* allocate resources to learn automation tools like Perl, Shell, IDE, diff tools, Windows tools
* automated test
* regression test
* automated doc-generation
* keep track of volumes of written messages
* pair-programming
* involve the users early and at every step

anon ^ named programs ] pl/sql

As far as I know, every pl/sql program is either A) anonymous or B) named. You need to know them because

– Both are demonstrated frequently in literature.
– Their syntax differ, causing confusion to programmers.
– Authors don’t point out their sample code is A or B, causing confusion to programmers.

Triggers and functions must be named to be invoked. A procedure actually takes parameters just like functions. I would say a procedure [1], too, must be named to be invoked.

[1] some define “procedure” differently and accept “anonymous procedures”.

B is not always created/replaced in DB. It can be “created” in an anon-block and thrown away. see [[ making sense of …]] for a wider explanation.

A is also known as an “anonymous block”, essentially a throw-away program, not worth saving. Lacking a name, you can’t save in the DB such as in a pl/sql package.

Nevertheless, anon blocks are popular — You type up the text into sqlplus, run it and throw it away. => You can also save the text, and later copy-paste.

The most confusing thing about anon is nested anon. In anon-block1’s DECLARE section, you an put an entire function (named) or procedure (named to be invoked).

y at this age still !! an expert like Dad@@

At this (or later) age, perhaps Dad was already able to publish valuable information for his research community?

Look at my perl experience.

Look at SGQ. Accummulated dnlg but …
Look at QLN. So many years on SAP cap planning/tuning but perhaps his job scope only gave him routine techniques. Perhaps someone with 1 year training can achieve the same mastery.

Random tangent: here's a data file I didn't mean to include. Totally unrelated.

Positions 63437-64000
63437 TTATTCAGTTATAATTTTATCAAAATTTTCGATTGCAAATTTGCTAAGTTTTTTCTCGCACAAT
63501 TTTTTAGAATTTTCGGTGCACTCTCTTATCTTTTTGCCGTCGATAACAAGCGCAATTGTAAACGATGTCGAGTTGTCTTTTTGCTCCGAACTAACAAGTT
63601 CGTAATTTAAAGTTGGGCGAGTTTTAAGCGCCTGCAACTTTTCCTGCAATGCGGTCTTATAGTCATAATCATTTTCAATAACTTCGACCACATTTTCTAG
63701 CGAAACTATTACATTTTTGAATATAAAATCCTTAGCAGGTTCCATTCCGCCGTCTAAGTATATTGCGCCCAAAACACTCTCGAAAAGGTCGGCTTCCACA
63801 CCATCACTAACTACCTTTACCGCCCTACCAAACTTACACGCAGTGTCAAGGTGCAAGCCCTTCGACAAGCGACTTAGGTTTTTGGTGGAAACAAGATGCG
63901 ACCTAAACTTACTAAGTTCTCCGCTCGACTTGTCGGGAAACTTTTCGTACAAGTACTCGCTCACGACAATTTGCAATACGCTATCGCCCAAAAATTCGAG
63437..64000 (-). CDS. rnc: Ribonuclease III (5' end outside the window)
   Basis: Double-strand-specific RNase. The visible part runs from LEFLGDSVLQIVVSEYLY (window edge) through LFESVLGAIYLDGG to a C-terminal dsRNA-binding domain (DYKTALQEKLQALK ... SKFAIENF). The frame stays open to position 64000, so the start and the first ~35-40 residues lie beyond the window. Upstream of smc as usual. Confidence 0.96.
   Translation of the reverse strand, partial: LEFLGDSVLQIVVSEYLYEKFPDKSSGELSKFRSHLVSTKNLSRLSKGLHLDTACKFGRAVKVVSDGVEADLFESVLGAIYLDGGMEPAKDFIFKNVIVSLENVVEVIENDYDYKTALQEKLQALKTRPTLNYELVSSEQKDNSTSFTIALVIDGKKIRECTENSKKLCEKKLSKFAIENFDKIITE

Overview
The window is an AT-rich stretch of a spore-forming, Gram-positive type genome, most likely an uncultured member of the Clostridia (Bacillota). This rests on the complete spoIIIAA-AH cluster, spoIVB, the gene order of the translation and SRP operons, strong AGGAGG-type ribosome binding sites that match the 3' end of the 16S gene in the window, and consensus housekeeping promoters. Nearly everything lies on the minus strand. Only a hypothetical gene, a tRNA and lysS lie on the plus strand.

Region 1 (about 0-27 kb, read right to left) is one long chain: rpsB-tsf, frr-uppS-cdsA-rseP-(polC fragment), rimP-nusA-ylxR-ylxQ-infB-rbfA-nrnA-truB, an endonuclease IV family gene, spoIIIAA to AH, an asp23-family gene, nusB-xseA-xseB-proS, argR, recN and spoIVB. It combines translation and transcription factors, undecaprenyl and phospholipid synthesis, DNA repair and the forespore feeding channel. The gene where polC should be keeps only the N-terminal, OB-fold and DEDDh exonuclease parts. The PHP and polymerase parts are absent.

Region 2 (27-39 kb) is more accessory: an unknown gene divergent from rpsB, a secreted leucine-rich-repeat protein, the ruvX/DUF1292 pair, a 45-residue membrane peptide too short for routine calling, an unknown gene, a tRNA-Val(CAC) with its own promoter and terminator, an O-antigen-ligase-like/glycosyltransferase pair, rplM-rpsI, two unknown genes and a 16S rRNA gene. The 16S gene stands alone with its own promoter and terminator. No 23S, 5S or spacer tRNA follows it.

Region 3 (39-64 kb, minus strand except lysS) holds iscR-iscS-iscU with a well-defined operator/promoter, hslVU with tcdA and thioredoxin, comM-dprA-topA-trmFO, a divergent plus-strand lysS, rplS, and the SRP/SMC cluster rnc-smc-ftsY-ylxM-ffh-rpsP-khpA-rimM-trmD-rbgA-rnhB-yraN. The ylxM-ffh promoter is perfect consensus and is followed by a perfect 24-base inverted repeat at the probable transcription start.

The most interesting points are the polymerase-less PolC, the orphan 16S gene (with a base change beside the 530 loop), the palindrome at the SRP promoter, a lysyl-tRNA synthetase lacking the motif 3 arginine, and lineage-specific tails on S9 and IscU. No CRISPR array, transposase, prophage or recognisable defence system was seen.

Maybe we need to join a cutting-edge dev team in a big co or an open-source team?
Maybe we need to publish.
Maybe we need to present papers in conferences.

avoid hands-on coding@@

It’s easy to fall into the trap — avoid learning hard-core development technologies when passing age 30. Many ambitious young men do that. They tend to think coding has no shelf-life.

I feel good about myself still learning hardcore coding.

I still believe my experience with enterprise app challenges (tx,cluster,perf,…) has value in 20 years.

I still believe tech zbs is more solid than PM skill. I could do a good enough PM job even without 2 years experience.

handling non-conforming programmers

How I handle non-conforming programmers was similiar to other small team managers. I am not a gifted leader or a fast learner in the area of leadership and motivation.

Top of my strategies — i tell myself to focus on understanding each person’s perceptions, habits, preferences.

I tell myself to try to be more flexible. A leader need to be less flexible with the key performance measurements — top priorities. Low priority issues like punctuality, coding style, dress code…. I can be flexible. I think these priorities affects my relationship with non-conforming programmers.

I avoid using pressure techniques. Some friends suggested that i learn to be faster at identifying stubborn, greedy and selfish programmers early and not waste time trying to preach and convert them into more cooperative team players.

Some small team leaders advise me to adopt a different style. I think they keep a bigger (and healthy) distance from the team members, which help them maintain some status of authority. I too consider status of authority important, but i don’t achieve that by being a bit “aloof”. I think these leadership styles can affect the relationships with non-conforming programmers.

Overall I now think i’m more influenced by Buddhism than Christianity or Sun Tze’s art of war. I actually followed the rule “assume everyone to be unselfish, fair, cooperative until proven otherwise”. I think Buddhists are often considered naive. How could I have a bit of Buddha’s wisdom?